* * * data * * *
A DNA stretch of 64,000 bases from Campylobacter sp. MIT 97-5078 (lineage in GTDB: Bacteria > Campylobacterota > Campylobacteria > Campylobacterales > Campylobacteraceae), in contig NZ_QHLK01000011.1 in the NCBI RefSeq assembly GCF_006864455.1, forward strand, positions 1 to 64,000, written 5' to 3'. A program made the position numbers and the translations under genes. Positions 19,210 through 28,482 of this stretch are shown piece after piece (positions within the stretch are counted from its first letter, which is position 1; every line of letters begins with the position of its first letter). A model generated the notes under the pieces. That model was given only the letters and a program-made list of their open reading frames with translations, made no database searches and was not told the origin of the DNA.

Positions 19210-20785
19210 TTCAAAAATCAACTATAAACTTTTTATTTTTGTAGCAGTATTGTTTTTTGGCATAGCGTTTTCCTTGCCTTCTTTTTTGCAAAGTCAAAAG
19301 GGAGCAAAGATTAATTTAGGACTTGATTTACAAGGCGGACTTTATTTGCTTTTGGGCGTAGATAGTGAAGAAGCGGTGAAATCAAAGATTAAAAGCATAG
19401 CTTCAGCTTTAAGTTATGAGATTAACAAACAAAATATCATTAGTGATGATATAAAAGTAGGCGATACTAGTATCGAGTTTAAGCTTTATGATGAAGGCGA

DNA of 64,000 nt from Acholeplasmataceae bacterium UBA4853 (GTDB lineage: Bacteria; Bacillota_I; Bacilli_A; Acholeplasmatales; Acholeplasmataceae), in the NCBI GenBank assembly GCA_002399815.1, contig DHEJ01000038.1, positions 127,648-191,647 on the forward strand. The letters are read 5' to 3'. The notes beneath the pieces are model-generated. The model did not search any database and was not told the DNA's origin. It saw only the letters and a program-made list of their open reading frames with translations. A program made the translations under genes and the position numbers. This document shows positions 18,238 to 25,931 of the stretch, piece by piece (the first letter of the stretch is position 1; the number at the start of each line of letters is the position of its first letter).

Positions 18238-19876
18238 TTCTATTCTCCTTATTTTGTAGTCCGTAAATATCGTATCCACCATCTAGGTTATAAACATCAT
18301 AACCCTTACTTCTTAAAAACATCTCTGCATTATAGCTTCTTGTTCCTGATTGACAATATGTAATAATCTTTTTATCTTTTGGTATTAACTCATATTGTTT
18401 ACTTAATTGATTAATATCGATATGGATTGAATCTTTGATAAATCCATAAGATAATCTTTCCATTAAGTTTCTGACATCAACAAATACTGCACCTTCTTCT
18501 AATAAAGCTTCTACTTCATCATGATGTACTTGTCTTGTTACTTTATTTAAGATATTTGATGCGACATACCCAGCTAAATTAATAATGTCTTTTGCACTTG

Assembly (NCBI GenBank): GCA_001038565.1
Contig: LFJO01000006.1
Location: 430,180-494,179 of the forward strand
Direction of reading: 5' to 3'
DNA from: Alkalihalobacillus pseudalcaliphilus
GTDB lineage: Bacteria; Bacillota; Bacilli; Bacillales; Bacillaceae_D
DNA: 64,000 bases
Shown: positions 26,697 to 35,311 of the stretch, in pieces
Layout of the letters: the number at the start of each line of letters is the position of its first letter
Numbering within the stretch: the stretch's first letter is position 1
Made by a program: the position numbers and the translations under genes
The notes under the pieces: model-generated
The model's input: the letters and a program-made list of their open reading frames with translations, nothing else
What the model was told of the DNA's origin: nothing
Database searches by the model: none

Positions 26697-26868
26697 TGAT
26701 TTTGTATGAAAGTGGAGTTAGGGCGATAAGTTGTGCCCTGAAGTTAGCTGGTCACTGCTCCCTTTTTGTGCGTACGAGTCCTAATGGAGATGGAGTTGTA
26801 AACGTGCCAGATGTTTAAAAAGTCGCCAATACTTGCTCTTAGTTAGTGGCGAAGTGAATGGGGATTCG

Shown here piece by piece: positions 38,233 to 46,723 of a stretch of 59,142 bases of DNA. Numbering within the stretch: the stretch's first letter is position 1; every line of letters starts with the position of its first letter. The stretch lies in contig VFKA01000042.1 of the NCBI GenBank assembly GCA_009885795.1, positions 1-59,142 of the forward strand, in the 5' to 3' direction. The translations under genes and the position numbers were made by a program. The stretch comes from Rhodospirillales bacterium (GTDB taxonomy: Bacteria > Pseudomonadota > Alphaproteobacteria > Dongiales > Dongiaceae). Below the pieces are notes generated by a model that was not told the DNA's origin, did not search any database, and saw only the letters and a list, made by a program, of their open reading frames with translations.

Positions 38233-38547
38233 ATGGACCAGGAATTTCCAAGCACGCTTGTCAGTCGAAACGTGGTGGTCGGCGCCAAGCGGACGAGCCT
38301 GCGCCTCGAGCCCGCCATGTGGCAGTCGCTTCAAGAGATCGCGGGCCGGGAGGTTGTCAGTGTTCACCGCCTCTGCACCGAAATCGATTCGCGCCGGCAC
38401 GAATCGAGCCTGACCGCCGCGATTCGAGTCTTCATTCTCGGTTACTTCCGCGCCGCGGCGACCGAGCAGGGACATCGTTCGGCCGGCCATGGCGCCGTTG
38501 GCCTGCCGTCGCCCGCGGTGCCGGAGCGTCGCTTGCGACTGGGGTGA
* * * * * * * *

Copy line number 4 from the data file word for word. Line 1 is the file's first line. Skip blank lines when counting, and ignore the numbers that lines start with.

19301 GGAGCAAAGATTAATTTAGGACTTGATTTACAAGGCGGACTTTATTTGCTTTTGGGCGTAGATAGTGAAGAAGCGGTGAAATCAAAGATTAAAAGCATAG